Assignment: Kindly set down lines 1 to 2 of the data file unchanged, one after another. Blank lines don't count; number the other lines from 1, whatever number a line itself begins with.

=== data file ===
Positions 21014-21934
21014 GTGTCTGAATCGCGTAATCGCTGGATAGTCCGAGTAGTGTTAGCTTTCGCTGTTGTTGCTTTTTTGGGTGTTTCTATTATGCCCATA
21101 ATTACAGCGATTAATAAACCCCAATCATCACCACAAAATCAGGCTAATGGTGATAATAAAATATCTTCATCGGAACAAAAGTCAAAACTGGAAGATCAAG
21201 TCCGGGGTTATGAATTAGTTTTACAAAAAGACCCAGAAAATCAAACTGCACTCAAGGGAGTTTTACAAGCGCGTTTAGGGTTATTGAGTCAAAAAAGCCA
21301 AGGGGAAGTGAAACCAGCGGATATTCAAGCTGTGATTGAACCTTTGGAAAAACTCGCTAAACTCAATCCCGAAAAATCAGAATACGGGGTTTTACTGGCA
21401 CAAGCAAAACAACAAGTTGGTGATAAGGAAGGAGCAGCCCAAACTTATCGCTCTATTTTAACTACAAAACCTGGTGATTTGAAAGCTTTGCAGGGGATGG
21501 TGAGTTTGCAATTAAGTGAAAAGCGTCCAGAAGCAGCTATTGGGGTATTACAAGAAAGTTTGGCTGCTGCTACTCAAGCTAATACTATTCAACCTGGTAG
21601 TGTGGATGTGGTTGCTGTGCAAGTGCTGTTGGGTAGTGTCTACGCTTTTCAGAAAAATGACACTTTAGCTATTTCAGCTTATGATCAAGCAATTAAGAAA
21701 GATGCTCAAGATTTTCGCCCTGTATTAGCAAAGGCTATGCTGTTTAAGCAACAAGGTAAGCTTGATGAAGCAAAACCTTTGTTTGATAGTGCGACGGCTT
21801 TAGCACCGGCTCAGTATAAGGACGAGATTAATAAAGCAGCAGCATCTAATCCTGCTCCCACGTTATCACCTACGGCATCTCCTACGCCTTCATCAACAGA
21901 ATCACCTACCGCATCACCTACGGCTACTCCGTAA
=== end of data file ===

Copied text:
Positions 21014-21934
21014 GTGTCTGAATCGCGTAATCGCTGGATAGTCCGAGTAGTGTTAGCTTTCGCTGTTGTTGCTTTTTTGGGTGTTTCTATTATGCCCATA